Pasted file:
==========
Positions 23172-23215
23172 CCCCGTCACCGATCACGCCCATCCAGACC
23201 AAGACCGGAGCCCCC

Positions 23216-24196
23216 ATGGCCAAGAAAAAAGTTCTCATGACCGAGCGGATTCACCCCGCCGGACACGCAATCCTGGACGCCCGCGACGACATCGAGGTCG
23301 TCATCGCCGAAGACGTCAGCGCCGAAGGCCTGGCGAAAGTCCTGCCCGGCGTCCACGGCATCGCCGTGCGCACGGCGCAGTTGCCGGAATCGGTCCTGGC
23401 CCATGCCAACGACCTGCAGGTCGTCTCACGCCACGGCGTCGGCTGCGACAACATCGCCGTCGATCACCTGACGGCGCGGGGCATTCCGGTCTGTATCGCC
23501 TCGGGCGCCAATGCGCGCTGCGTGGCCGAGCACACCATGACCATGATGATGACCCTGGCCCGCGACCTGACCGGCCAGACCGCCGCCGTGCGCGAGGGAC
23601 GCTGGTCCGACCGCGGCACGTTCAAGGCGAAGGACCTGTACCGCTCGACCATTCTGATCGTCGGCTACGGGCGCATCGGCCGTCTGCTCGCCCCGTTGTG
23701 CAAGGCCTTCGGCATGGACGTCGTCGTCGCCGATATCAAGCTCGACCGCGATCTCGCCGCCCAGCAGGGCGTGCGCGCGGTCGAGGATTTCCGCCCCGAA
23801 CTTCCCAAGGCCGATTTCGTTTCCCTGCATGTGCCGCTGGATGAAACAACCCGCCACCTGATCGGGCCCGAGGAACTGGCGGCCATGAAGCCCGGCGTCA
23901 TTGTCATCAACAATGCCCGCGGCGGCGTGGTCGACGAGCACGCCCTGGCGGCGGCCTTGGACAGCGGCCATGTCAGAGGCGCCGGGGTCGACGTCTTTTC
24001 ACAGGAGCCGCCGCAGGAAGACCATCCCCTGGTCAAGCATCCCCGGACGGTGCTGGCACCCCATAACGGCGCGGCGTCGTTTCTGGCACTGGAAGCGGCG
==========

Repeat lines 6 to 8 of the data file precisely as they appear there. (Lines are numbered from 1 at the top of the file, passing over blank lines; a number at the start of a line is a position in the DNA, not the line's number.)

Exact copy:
23301 TCATCGCCGAAGACGTCAGCGCCGAAGGCCTGGCGAAAGTCCTGCCCGGCGTCCACGGCATCGCCGTGCGCACGGCGCAGTTGCCGGAATCGGTCCTGGC
23401 CCATGCCAACGACCTGCAGGTCGTCTCACGCCACGGCGTCGGCTGCGACAACATCGCCGTCGATCACCTGACGGCGCGGGGCATTCCGGTCTGTATCGCC
23501 TCGGGCGCCAATGCGCGCTGCGTGGCCGAGCACACCATGACCATGATGATGACCCTGGCCCGCGACCTGACCGGCCAGACCGCCGCCGTGCGCGAGGGAC